Virginia — homeland to more than its share of significant contributors to art, history, politics, science, sports, and law – has a history replete with stories of human potential realized.
With the recent erection of the Maggie Walker monument in her hometown of Richmond, we celebrate the momentous accomplishments of an African American who called Old Dominion home. But Walker, the first female bank president to charter a bank in the United States, was also a trailblazer among women.
Virginia has produced some remarkable women over the course of its relatively young existence. Acclaimed musicians, such as Ella Fitzgerald and Patsy Cline, had roots in the Commonwealth. Novelist Willa Cather, recipient of a Pulitzer Prize for Fiction, was a native Virginian. Nancy Astor, the first woman to take her seat in the British Parliament, was also a product of Virginia.
Here are but a few brief descriptions of some women from Virginia who transcended time and place to make their marks on history:
Anne Spencer – A renowned poet, teacher, and civil rights activist, Ann Spencer was an active member of the Harlem Renaissance, despite the fact that she lived in Lynchburg, Virginia. Her prolific poetry and activist spirit won her the regard of such intellectual luminaries of her time as W.E.B. Dubois and Zora Neal Hurston, as well as the distinction of becoming the first Virginian and second African American to be included in the Norton Anthology of Modern Poetry (1973).
Spencer and her husband, Edward Spencer, worked with poet and civil rights leader James Weldon Johnson to establish a Lynchburg chapter of the NAACP. Their son, Chauncey Spencer, became instrumental in the formation of the Tuskegee Airmen.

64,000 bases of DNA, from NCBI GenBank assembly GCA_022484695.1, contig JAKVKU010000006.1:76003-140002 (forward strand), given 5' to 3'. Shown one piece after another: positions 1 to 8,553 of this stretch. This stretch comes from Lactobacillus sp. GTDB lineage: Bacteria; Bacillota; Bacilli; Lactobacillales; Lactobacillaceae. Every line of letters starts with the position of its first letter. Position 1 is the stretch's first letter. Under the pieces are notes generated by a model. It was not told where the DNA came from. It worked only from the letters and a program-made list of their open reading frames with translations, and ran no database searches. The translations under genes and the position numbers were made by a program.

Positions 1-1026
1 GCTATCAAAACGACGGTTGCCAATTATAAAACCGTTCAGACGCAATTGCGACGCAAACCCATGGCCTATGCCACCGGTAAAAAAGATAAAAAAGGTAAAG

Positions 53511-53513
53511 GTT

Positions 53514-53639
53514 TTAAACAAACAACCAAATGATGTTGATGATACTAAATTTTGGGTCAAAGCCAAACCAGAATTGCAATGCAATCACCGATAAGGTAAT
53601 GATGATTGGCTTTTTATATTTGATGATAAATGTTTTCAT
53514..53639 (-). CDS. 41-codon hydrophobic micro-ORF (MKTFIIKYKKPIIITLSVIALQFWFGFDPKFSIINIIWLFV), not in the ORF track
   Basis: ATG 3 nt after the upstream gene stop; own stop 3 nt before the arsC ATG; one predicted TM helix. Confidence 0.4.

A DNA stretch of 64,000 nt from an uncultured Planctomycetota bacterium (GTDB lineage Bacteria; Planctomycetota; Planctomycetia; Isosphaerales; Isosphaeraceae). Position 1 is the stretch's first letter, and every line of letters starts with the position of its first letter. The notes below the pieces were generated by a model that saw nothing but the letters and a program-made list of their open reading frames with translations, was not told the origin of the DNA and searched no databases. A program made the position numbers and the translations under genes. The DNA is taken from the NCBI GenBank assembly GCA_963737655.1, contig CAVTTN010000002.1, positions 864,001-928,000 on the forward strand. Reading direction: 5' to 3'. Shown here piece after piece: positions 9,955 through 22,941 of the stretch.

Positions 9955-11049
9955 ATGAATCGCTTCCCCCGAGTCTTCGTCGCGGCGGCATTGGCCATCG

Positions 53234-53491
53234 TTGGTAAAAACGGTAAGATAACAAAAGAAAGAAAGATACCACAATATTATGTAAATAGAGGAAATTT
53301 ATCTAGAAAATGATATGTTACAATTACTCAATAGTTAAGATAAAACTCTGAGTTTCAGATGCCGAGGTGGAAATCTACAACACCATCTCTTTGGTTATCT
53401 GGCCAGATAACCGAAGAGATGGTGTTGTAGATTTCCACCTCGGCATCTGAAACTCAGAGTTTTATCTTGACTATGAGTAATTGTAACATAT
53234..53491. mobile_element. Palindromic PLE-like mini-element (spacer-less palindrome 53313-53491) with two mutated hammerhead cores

Virginia Minor – Although Virginia Minor’s activism on behalf of voting rights for women took place in Missouri, she was from Caroline County, Virginia.
A former president of the Woman Suffrage Association of Missouri, Minor is best known for bringing suit against the voting registrar in St. Louis who barred her from registering to vote in 1872. Arguing that the Missouri law that prohibited women from voting violated the Fourteenth Amendment, Minor – represented by her husband – pursued the case all the way to the Supreme Court. In its ruling on Minor v. Happersett, the Supreme Court found that the Fourteenth Amendment did not protect women’s voting rights. Despite this blow to the cause of women’s suffrage, the Minor v. Happersett decision would be overturned in 1920 when voting rights were extended to women.
Mary Elizabeth Bowser – It was to the advantage of native Virginian Mary Elizabeth Bowser that the household of Jefferson Davis underestimated her while she operated undercover in the Confederate White House. A freed slave who worked as a servant for Elizabeth Van Lew, the famed Union spy, she went to work for the Davis family in support of Van Lew’s espionage efforts. It is worth noting that Maggie Walker also worked for Elizabeth Van Lew during her life.
Despite Bowser’s considerable education, residents and guests of the Confederate White House perceived her to be incapable of comprehending – much less conveying to Union operatives — the sensitive information exchanged in her presence.
Following the war, Bowser would devote her attention to teaching former slaves in Richmond. She eventually founded a freedmen’s school in Georgia.
All daughters of Virginia, these women were among the many whose impact has been felt far beyond their home state and over the course of generations. Dig a little deeper, and there is no doubt you’ll find a wealth of other female figures in Virginia’s history whose stories are sources of pride and inspiration.